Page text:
This special issue brings together scholars of technology and society in Asia to consider how specific information and communication technologies (ICTs) express and even transform what is considered human. The issue’s title provokes a question concerning not only the extent to which human beings are now networked via ICTs but also the extent to which network technologies configure and change human beings. It also considers the possibility that ICTs contribute to and may, in the future, challenge and infringe on the collective identity and self-awareness expressed by and often reserved for the category “human.” Contributors examine state, collective, and individual engagements with particular ICTs in countries with both relatively high and low levels of ICT penetration. The essays aim to understand how different forms of humanness present in these contexts are shaped by the ways in which technological infrastructure expresses and intertwines with social and national orders and imaginations.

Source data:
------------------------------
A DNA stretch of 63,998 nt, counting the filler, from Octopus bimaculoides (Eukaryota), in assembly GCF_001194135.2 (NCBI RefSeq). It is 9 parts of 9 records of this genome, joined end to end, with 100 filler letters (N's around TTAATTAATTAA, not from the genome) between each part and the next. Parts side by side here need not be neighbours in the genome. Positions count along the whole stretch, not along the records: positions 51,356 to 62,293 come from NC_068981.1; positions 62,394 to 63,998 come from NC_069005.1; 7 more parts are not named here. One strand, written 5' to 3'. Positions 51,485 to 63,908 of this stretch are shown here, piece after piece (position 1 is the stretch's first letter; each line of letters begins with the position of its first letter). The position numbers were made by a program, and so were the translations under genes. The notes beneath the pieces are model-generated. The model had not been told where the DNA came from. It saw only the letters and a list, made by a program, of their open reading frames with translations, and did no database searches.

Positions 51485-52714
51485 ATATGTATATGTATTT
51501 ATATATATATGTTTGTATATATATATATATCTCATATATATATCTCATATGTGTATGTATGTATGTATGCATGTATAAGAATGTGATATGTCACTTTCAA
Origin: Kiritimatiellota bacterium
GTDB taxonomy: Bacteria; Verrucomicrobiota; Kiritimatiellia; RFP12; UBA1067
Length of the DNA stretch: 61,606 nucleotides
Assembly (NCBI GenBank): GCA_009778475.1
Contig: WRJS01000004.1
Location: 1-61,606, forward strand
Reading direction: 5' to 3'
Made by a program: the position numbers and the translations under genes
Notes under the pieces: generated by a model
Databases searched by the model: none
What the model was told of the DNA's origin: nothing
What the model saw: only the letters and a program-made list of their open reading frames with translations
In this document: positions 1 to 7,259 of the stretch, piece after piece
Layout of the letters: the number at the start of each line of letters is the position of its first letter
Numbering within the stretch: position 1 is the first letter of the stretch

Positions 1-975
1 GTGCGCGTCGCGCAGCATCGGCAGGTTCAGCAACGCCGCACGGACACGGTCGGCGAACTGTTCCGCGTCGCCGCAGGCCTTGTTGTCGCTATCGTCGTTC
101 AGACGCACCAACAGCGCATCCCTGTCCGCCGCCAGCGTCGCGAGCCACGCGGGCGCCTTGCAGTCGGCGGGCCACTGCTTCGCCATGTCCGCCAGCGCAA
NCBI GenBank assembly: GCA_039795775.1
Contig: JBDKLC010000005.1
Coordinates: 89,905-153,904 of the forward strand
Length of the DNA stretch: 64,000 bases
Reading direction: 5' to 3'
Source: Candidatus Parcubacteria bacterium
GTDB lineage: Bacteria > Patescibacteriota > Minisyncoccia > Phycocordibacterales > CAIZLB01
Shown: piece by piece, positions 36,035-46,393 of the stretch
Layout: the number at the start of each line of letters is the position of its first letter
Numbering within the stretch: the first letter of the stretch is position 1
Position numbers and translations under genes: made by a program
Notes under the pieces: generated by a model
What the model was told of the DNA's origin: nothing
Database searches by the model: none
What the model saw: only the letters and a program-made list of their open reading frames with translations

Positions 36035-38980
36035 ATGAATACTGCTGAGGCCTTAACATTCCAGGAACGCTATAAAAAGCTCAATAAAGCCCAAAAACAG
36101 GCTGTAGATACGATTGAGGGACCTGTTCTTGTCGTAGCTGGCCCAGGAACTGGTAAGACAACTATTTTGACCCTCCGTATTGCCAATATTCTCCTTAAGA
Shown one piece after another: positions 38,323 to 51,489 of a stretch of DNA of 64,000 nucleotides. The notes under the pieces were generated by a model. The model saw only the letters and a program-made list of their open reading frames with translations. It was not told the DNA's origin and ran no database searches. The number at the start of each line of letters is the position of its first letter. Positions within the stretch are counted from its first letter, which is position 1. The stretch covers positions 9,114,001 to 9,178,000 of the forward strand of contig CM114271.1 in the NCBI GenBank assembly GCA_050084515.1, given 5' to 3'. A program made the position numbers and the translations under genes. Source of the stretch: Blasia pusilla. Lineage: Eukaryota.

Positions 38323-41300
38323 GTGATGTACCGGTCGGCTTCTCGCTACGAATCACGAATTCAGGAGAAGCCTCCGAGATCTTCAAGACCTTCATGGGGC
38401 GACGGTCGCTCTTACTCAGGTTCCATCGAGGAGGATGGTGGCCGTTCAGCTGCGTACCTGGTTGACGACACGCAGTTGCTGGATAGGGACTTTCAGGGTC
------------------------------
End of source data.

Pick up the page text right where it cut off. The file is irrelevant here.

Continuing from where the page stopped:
Contributors: Itty Abraham, Warwick Anderson, Michiel Baas, Guillaume Carré, Prasenjit Duara, Michael M. J. Fischer, Connor Graham, Chihyung Jeon, Eric Kerr, Alfred Montoya, Natalie Pang, Sora Park, John W. P. Phillips, Ryosuke Takeuchi